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What are Different Types of Floor Exercises?

Autumn Rivers
Updated Mar 03, 2024
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Many people interested in either losing weight, or shaping up overall, assume that they need special equipment to do so. This may cause them to believe that purchasing expensive apparatus or joining a gym is necessary to achieve their ideal body. What they might not know is that floor exercises can often be just as effective as large equipment, and are often require little or no equipment. This is because they focus on using either the body weight or small tools, such as hand weights and resistance bands, to get in shape.

Toning the arm muscles is possible in most cases through floor exercises. One example is the push up, in which the hands are placed flat on the floor under the shoulders, with the body also on the floor in a straight position. The point is to then push the entire body up using the arms, lowering it carefully and then repeating the movement several times. Additionally, small weights can lifted repeatedly, either above the head, out to the sides, or back behind the body. These are the basics of using floor exercises to tone the arms.

Leg muscles can also benefit from floor exercise. The lunge is a common move, requiring the feet to be shoulder-width apart on the floor. The next move is to take a step forward with one leg and bend it, letting the other leg bend down to the floor behind the body with the knee hovering above the ground. The original position can then be resumed, repeating the move several times afterward. Another leg exercise is the squat, in which the legs are about a shoulder-width apart when the body is lowered slowly until the knees bend enough so that they are directly over the toes.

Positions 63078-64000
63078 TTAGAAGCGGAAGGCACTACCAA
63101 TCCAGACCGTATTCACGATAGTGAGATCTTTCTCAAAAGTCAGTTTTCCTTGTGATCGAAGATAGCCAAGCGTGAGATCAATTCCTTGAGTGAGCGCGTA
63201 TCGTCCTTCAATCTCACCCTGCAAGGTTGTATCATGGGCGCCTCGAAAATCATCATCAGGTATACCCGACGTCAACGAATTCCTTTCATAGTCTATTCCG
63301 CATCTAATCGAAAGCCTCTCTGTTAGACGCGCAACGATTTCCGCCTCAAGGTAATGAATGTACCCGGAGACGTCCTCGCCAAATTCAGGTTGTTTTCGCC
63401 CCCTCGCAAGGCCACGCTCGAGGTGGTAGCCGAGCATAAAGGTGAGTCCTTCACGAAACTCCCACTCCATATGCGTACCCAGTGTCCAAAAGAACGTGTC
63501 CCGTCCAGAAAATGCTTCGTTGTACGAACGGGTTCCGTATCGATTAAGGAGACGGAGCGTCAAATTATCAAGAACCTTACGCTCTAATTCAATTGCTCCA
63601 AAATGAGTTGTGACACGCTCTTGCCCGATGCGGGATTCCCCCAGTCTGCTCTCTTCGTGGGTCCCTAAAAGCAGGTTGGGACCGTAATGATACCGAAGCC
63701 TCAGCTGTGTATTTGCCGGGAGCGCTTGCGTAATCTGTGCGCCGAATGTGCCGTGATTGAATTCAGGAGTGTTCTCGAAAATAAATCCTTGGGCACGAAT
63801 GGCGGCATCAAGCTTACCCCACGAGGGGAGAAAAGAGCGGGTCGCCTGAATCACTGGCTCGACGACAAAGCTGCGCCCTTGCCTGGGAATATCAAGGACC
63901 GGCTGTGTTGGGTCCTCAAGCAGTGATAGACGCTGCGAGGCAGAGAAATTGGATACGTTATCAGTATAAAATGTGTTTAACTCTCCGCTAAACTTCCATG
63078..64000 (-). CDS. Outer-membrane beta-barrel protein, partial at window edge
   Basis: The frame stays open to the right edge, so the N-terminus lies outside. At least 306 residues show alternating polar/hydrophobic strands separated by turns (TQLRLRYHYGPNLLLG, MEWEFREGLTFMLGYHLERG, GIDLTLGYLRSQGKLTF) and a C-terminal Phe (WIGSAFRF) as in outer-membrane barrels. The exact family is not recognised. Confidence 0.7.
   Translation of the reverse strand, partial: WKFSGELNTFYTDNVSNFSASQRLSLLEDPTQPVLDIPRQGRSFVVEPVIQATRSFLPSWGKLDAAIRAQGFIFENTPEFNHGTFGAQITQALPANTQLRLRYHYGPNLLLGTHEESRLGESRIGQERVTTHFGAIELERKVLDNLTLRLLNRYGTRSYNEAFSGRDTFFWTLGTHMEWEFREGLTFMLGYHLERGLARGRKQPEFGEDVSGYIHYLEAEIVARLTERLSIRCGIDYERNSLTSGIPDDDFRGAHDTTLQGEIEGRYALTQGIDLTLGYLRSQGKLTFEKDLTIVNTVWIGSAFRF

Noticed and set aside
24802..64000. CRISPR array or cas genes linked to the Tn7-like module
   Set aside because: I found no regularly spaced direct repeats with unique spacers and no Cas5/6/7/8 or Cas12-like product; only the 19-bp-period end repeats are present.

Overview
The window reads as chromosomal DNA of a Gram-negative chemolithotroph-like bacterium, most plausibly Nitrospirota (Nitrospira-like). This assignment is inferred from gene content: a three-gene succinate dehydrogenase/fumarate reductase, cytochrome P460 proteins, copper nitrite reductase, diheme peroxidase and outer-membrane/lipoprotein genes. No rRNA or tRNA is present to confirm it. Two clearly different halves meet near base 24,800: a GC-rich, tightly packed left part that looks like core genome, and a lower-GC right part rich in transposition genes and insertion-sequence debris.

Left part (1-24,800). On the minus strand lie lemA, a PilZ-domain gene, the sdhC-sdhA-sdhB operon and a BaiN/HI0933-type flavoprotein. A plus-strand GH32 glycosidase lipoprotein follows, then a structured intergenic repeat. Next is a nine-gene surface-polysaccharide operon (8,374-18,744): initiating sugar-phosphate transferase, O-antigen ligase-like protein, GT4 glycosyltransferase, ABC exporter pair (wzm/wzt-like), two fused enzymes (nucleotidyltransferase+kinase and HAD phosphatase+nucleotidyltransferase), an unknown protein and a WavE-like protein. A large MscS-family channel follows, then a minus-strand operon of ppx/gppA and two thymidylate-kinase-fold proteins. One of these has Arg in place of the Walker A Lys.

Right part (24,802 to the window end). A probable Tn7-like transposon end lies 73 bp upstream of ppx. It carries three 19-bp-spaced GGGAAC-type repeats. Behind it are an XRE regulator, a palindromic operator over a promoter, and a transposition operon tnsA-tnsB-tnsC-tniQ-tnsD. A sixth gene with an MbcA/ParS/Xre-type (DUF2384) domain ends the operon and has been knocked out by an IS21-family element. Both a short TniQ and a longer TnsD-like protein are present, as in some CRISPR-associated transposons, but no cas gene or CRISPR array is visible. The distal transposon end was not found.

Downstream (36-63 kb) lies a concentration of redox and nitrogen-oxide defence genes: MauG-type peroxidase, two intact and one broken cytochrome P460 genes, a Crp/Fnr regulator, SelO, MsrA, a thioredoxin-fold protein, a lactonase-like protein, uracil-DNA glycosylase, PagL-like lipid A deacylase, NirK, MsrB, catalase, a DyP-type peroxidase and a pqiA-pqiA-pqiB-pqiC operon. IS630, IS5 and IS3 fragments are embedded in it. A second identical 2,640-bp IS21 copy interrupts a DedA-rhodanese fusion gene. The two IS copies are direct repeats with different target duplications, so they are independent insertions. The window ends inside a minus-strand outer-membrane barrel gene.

Abdominal workouts using the floor are quite common. The main floor exercise seems to be the crunch, in which the subject lies on the floor with knees bent. Hands may be placed behind the head or over the chest, and the subject should slowly lift the upper torso off the floor using the abdominal muscles. The original position should then be resumed, and the motion can be repeated the desired number of times.

There are some floor exercises that do not focus on one specific muscle group, but instead on the body's core stability. They mostly consist of static floor exercises, which means they are meant to be held in place rather than involving a lot of movement. For example, the plank involves keeping the body straight on the floor, with elbows and toes touching the ground. The position should strengthen the abdominals, and is usually held for at least 30 seconds for most beginners, with more advanced subjects holding it for several minutes at a time. This and other similar floor exercises can help strengthen the core muscles that help in keeping the entire body stable.

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Autumn Rivers
By Autumn Rivers
Autumn Rivers, a talented writer for The Health Board, holds a B.A. in Journalism from Arizona State University. Her background in journalism helps her create well-researched and engaging content, providing readers with valuable insights and information on a variety of subjects.
Discussion Comments
By Sporkasia — On Mar 12, 2014

Floor exercises fall into the category of Keep-It-Simple-Stupid exercises. Basically, every muscle you choose to work can be worked on the floor of your den, living room, bedroom or some other area in your home. What you do not get from at home floor exercises that you can get at the health club is conversation and social time, so this should be taken into consideration before cancelling the health club membership.

However, if it is just a good workout you want then push-ups and sit-ups are quite capable of getting you started. Then you can add other floor exercises for leg muscles, and then add further with back exercises.

By Animandel — On Mar 11, 2014

I know I can exercise on the floor without weights and fancy machines and get just as good of a workout as I would going to the gym or exercise classes. My problem is I can't seem to stay on a routine with the floor exercises. I get bored and get to the point that I can't motivate myself to continue.

Autumn Rivers
Autumn Rivers
Autumn Rivers, a talented writer for The Health Board, holds a B.A. in Journalism from Arizona State University. Her background in journalism helps her create well-researched and engaging content, providing readers with valuable insights and information on a variety of subjects.
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